In February last year the Ministry of Justice published its proposals to change the current fee structure for grants of probate.
The change moved the charge away from a flat fee for applications for a grant of probate to a fixed fee dependant on the value of the estate; sweetened by a rise in the current £5,000 threshold where no fee is levied.
On Friday the 24th February it has been announced that following careful consideration of the 853 responses to the consultation and discussion with the British Bankers’ Association, the Building Societies Association and the Society of Trusts and Estates Practitioners, it had decided to proceed with the changes outlined.
The necessary statutory amendments are now being arranged so that the following will be introduced — anticipated to be May this year:
Probate fees will be banded and aligned to estate values:
Value of estate (before inheritance tax)
Up to £50,000 or exempt from requiring a grant of probate
Exceeds £50,000 but does not exceed £300,000
Exceeds £300,000 but does not exceed £500,000
Exceeds £500,000 but does not exceed £1m
Exceeds £1m but does not exceed £1.6m
Exceeds £1.6m but does not exceed £2m
Whilst a, if not the, key driver for the changes has been the need to ensure the HM Courts & Tribunal Service is adequately funded both now and in the future; it is anticipated that some additional £320m per annum will be raised from this initiative alone, there is no doubt that the impact will be felt by some.
What does this mean for the general public?
Undeniably there will be a number of people that benefit from the changes; particularly through the increased value threshold where no fee will be payable. It has been calculated that some 58% of estates have a value of £50,000 or less.
A further 23%, where the estate’s value exceeds £50,000 but is below £300,000, are estimated will feel a ‘small’ increase to what they would have paid previously. They will be asked to pay £85.00 more (assuming they are doing it themselves) than the £215 currently charged.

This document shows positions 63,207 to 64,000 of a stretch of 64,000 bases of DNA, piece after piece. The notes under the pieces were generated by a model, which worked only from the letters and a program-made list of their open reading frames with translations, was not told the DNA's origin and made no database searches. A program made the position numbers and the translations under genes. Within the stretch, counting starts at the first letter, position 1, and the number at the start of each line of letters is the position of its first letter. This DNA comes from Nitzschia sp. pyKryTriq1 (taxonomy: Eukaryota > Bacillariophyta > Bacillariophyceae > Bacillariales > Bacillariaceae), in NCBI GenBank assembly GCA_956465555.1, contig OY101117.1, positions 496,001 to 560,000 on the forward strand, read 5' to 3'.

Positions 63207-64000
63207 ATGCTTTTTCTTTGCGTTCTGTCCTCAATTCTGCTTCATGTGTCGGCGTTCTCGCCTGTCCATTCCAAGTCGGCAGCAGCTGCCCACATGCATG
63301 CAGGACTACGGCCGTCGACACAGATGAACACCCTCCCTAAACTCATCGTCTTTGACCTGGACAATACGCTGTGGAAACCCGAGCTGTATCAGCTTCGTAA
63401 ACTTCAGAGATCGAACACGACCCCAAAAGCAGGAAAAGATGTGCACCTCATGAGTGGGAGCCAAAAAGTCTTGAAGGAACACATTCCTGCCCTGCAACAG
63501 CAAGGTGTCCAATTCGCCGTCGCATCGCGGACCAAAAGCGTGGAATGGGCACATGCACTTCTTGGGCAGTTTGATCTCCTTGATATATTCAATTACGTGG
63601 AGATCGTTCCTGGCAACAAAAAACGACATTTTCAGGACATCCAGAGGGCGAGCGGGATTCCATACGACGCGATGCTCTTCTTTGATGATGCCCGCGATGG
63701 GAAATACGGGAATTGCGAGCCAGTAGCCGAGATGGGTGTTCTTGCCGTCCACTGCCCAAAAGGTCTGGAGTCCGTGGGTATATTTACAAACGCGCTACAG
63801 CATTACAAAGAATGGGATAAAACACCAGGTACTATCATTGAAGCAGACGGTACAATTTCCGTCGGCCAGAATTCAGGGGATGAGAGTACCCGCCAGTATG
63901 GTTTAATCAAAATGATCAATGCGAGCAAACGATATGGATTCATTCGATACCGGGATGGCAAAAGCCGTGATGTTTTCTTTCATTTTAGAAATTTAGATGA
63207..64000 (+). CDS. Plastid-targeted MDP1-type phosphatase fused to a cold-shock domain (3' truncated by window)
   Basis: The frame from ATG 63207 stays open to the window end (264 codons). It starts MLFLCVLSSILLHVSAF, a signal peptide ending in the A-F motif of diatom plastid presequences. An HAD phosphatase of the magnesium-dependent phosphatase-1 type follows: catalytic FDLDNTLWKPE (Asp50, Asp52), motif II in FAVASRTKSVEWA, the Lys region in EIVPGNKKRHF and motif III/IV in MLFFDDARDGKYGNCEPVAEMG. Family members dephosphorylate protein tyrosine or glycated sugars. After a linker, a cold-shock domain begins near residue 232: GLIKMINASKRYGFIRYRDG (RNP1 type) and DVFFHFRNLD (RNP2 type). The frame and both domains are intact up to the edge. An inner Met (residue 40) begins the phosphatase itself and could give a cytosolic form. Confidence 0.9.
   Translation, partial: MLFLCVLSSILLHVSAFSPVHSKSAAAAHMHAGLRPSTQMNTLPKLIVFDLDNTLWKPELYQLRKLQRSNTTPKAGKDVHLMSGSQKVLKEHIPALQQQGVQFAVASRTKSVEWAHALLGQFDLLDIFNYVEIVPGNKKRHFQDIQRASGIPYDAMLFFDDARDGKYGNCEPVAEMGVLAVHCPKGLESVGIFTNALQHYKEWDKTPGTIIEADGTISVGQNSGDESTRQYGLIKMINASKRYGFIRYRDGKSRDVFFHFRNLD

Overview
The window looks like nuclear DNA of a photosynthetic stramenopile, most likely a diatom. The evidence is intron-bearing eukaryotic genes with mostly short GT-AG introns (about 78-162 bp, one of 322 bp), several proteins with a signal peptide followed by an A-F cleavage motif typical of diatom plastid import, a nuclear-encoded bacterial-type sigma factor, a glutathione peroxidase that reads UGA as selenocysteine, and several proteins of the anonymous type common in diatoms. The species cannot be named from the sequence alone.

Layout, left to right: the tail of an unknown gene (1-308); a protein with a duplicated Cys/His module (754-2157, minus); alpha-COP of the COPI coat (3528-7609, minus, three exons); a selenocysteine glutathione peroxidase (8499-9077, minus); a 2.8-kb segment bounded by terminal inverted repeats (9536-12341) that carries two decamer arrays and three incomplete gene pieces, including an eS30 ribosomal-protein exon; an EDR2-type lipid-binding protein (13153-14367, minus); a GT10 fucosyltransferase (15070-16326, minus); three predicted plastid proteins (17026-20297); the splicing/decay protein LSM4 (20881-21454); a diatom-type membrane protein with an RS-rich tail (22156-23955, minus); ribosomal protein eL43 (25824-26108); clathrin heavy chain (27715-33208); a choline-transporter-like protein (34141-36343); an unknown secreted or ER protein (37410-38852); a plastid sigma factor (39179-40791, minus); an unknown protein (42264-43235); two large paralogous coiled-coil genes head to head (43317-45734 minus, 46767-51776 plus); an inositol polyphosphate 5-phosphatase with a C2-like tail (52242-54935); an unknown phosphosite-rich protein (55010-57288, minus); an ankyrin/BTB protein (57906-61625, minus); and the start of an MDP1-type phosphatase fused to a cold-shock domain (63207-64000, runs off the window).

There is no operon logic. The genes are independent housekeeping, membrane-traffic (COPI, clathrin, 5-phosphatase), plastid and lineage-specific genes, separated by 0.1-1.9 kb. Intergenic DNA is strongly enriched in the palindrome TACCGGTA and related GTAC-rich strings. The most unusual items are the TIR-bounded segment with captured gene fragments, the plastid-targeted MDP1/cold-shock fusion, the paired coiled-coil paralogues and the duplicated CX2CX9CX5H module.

The real impact starts to be seen where the estates value exceeds £300,000. On top of any Inheritance Tax obligation Executors/Personal Representatives will now have to pay a much larger probate fee, before they potentially have access to the estate monies. This means paying anything up to £20,000 from their own money for probate purposes alone.
Electing to use professional services to obtain the probate may not provide the solution to this; many firms may feel that to pay such a size of fee from their own cash flow is asking too much and may as a result demand payment of the probate fee in advance from the Executor/ Personal Representative.
Whilst the BBA et al have all indicated to the Ministry of Justice that they will assist these changes by producing guidance to help Executors/Personal Representative with information on probate and payment of the new fees, they have at this time fallen far short to formally agreeing to enable these fees being be met from the deceased’s account before the grant of probate has been issued (as they generally do for funeral arrangement costs).
Indeed it is our experience that the financial institutions are far from consistent in the way they deal with deceased’s accounts; at times it can be very challenging to merely obtain the financial information you need for the probate application itself — let alone obtaining a release of funds.
In the event that the financial institutions do not release funds from the deceased’s accounts, the responsibility is highly likely to rest with the Personal Representative/Executor; paying it themselves, arranging for short term financing or looking to a professional service to fund it as part of their client engagement terms.
In its formal response to the consultation the Ministry of Justice does acknowledge these challenges so it will be interesting to see what developments are made, if any, to financially support those private individuals taking on such responsibility, at a time when they are likely to be grieving, experiencing much upheaval and emotional trauma.
Be aware is our message
This is something any prospective Executor, existing Executor or Next of Kin in intestacy cases will need to consider very carefully when agreeing to act in this capacity.
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